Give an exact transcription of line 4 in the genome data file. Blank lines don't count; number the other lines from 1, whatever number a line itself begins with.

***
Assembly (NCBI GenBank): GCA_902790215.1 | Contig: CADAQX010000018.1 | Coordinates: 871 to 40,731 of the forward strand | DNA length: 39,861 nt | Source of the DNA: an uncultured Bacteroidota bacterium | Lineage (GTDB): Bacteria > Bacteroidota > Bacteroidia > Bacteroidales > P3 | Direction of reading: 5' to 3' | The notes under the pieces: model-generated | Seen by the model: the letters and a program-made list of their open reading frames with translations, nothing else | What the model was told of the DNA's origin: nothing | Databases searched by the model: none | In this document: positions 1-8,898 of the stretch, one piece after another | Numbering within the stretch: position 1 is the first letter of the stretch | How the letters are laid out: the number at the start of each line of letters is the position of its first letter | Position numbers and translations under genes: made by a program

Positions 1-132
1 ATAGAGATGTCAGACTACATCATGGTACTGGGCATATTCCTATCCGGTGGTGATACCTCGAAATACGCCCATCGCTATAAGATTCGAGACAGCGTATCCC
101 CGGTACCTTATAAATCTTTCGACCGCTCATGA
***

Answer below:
101 CGGTACCTTATAAATCTTTCGACCGCTCATGA